It probably won't be up for long (violence, murder, copyright violations, etc) but this video is worth watching. Warning, video contains graphic scenes of violence and the final moments of Neda Agha Soltan, the young Iranian woman murdered by basiji militiaman.
The student rembembered, Neda Agha Soltan, was reportedly shot in the chest by a basiji militiaman passing on a motorcycle. Graphic Internet video of the aftermath has turned her into an instant icon of the movement lead by defeated moderate Mir Hossein Mousavi.
A Facebook page titled "Angel of Iran" has been created to honor her. Authorities forbade a memorial service on Sunday. Mr. Mousavi – who has not been seen since Thursday – urged his followers late Sunday to keep up the pressure.
From the Lens comes On Assignment: Covering Tehran, by David W. Dunlap. This interview with photojournalist Newsha Tavakolian is a fascinating story of a young female photographer trying to cover a very rapidly developing story in a male-dominated country and profession.
Having just written about social software and national security, I find the situation in Iran to be rather fascinating. It's amazing to see the huge role that social sites are playing in the 2009 Iranian election and, perhaps, the 2009 revolution.
Social Networks Spread Iranian Defiance Online – Iranians are blogging, posting to Facebook and, most visibly, coordinating their protests on Twitter, the messaging service. Their activity has increased, not decreased, since the presidential election on Friday and ensuing attempts by the government to restrict or censor their online communications.
I can't believe it’s been twenty years since the Tiananmen massacre. How clearly I remember sitting in my little brick house on Mary Ann Street on Pittsburgh’s South Side, packing my suitcase and preparing to drive to DC to visit my girlfriend, when across the television screen comes CNN’s amazing coverage of the Chinese government’s crackdown. Over the next few days, as stories and photos, and eventually video leaked out, the whole world was able to see what happened.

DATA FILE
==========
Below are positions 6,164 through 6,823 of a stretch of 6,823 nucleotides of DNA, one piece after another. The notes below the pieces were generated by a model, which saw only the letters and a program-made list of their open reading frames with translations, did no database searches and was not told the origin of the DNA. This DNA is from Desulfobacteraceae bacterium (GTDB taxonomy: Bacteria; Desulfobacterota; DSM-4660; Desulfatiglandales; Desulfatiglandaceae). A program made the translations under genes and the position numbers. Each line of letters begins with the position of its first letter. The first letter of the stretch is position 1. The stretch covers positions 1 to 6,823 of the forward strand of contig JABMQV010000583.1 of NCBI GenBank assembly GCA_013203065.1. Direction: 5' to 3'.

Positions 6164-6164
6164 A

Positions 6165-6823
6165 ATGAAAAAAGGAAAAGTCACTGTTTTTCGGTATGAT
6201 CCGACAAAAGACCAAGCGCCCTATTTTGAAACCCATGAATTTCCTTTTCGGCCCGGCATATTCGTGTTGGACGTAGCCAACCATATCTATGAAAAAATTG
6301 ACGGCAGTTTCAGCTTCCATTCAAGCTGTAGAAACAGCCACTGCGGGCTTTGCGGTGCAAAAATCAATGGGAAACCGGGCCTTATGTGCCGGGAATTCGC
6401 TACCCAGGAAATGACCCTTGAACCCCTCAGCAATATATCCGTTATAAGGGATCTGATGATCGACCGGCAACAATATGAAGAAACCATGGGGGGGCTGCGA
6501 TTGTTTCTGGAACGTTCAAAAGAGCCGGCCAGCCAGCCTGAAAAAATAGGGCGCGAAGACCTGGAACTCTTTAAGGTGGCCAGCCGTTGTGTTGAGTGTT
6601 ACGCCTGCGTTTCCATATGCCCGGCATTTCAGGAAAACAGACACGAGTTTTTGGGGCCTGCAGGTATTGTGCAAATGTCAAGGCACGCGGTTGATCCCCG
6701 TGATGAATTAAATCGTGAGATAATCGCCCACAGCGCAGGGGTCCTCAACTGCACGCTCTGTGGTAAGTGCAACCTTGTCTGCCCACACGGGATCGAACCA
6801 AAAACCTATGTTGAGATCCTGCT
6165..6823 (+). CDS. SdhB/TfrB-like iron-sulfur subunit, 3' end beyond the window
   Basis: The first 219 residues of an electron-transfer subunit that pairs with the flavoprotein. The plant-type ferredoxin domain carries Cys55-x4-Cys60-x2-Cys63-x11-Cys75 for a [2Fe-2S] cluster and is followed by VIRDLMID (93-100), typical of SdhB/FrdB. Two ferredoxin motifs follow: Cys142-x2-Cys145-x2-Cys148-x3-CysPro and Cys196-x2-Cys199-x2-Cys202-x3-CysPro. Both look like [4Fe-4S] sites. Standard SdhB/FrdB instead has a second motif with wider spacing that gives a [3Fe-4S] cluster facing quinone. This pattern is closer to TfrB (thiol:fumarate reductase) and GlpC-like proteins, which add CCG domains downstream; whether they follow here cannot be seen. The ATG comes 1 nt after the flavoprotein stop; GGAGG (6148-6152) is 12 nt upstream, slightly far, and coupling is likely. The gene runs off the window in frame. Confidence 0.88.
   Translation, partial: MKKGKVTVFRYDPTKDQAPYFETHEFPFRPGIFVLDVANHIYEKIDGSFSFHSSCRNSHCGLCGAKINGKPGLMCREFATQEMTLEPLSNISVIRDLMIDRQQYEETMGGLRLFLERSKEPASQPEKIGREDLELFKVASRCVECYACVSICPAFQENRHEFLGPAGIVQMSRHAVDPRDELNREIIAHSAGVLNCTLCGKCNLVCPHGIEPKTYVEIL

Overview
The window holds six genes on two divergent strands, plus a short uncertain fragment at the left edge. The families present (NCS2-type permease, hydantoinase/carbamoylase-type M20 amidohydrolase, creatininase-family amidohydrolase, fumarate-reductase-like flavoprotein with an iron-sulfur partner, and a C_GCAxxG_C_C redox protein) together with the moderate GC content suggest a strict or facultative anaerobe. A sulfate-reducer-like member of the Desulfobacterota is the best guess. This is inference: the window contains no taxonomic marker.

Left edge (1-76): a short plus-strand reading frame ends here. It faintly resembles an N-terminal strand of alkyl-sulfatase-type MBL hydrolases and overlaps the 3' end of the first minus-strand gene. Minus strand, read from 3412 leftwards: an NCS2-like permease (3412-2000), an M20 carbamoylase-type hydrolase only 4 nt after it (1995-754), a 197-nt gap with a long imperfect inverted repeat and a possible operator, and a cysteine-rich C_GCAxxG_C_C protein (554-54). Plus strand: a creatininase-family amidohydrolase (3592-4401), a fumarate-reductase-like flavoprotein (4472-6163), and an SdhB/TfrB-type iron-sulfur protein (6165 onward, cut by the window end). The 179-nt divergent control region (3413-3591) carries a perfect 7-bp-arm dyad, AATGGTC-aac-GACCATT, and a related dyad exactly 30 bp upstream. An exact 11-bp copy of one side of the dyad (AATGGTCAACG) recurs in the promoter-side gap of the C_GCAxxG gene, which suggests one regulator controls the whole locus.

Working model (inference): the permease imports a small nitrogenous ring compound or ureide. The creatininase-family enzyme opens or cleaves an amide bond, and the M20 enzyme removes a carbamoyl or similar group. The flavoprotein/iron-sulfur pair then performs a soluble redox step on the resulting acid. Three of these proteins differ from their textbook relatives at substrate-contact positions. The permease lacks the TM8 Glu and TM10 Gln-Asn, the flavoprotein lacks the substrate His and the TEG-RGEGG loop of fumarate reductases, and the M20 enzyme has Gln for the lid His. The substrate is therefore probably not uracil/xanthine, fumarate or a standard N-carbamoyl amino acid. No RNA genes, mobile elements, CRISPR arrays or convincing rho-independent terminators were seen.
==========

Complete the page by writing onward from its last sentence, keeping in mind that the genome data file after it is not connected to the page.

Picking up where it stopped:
Tiananmen was a social uprising. And this week, its 20th anniversary, we see the Chinese government blocking Flickr and Facebook and Myspace and Twitter and so many other social networking sites. One has to wonder how long such censoring can effectively continue. Social movements can do amazing things, very quickly. You only need to look a few months after Tiananmen to see the success of the crowds in bringing down the Berlin Wall beginning on November 9, 1989.
That first week of June, 1989, was a sad week. Let’s hope that as our collective connectivity grows, we will both never forget and never go back. David Rothkopf, writing in Foreign Policy, can close this post with this quote:
…thanks to the economic growth in the country and concurrent revolutions in information technology, individual Chinese are better informed. Further, thanks to the rise of the country's private sector, its growing integration with the global economy and the personal growth of the average citizen, the Chinese people are today part of a rapidly changing political fabric. Whether that fabric must be rent in order to fulfill the dreams that were articulated by those students in that square two decades ago is unclear. But what is absolutely certain is that during the intervening years, that shared secret has not died. In fact, it is no longer a very well kept secret. But because it is so widely shared, it remains one that is so powerful that it is almost certainly of greater significance to China's future than it is to its past.